Crunching the numbers

Number of Sea Turtle Nests on Local Beaches Declines

This year's number remains the third highest recorded in the past 37 years.

By Giulia Heyward October 31, 2018

Mote volunteers conduct turtle patrols in the mornings to check if new turtle nests were created the previous night

The number of sea turtle nests observed on local beaches by Mote Marine Laboratory and Aquarium researchers dropped this year, from 4,503 in 2017 to 3,151. While a significant decrease, this year's number remains the third highest recorded in the past 37 years. The highest number of sea turtle nests observed was in 2016, when Mote Sea Turtle Conservation and Research Program volunteers observed 4,588 nests.

Of this year's total, 3,142 were loggerhead turtles; the remaining nine were green sea turtles. The nesting season began on May 1 and ended Wednesday. Mote observed nesting activity on a 35-mile stretch of beach from Longboat Key to Venice.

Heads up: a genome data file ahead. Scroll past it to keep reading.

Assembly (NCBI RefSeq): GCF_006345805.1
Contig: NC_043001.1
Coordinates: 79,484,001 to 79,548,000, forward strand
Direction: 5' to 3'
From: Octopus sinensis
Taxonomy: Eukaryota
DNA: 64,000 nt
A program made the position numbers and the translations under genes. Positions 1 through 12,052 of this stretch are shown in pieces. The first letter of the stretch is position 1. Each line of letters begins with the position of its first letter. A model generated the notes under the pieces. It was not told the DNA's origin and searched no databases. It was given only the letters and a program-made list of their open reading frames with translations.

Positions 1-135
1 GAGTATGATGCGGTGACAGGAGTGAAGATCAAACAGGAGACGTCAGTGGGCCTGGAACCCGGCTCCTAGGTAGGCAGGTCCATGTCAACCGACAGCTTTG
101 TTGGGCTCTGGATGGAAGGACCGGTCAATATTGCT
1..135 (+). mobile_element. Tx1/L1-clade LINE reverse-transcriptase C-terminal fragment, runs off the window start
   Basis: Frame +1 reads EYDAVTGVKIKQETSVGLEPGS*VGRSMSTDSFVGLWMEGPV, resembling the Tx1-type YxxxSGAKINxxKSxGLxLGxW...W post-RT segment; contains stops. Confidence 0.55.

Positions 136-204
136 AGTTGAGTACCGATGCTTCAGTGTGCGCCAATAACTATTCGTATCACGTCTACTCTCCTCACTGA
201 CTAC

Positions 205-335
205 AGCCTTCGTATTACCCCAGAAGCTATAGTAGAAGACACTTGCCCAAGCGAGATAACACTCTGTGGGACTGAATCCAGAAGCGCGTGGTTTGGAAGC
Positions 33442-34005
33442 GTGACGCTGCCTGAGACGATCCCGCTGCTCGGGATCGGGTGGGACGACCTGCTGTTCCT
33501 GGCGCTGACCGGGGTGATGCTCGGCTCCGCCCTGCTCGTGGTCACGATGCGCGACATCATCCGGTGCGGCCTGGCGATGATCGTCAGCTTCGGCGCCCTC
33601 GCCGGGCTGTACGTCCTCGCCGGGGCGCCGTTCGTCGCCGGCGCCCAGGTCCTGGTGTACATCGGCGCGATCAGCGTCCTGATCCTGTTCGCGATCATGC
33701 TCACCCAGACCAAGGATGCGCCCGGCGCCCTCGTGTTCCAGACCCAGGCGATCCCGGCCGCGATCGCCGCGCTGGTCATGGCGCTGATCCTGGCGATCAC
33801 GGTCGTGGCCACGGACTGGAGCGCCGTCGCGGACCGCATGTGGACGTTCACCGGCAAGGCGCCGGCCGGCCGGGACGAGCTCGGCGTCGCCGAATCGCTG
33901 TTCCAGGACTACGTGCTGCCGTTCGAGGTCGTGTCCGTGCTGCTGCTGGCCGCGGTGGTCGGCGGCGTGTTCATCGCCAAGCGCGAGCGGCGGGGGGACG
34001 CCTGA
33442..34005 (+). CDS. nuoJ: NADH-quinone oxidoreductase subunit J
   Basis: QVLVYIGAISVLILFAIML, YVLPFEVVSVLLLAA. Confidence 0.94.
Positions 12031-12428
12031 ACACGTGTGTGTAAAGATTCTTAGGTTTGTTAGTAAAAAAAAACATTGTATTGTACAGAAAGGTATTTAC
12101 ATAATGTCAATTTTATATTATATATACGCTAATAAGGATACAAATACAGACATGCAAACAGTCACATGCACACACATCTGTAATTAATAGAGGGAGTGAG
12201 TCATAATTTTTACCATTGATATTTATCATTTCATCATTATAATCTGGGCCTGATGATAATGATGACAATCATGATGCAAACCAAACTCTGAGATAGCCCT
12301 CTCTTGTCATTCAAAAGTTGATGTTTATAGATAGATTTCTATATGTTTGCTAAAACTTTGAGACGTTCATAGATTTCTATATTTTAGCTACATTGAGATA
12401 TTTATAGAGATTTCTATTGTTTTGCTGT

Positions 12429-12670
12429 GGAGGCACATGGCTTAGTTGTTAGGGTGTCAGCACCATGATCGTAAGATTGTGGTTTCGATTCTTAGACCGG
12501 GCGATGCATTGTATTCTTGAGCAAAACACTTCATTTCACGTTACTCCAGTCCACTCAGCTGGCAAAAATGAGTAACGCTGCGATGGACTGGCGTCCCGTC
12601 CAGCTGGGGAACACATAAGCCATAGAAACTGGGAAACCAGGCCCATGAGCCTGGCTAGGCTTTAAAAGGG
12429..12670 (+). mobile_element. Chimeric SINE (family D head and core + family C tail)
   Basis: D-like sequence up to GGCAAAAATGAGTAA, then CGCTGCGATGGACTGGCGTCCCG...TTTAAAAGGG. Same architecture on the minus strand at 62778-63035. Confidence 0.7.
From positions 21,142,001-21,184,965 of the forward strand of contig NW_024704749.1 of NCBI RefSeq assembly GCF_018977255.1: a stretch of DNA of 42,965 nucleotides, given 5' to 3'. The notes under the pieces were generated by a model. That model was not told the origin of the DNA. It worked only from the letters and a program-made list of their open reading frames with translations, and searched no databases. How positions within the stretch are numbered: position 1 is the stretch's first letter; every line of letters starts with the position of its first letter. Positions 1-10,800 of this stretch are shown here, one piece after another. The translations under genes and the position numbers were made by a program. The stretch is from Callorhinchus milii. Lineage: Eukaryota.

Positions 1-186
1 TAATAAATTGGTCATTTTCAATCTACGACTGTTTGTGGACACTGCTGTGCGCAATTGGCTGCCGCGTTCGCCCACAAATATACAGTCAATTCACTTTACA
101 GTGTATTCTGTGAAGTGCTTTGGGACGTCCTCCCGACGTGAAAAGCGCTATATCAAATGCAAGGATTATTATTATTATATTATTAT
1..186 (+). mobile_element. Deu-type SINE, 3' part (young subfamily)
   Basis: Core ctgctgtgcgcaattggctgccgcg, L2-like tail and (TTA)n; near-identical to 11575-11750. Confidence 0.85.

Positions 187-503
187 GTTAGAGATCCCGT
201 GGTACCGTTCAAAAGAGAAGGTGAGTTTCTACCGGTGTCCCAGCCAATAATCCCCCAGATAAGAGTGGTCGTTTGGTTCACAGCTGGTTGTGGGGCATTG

The Florida Fish and Wildlife Conservation Commission estimates that 116 sea turtles in Sarasota County were either killed or left stranded due to red tide this year. With this summer's algae bloom, adult male turtles were at risk of consuming contaminated food. Other dangers abound. Newly hatched sea turtles must make their way from the sand to the sea, facing natural predators, such as raccoons and coyotes. Artificial lights, such as headlights and restaurant signs, can also cause hatchlings to stumble into busy roads or swimming pools.

Loggerhead hatchlings released off of Turtle Beach

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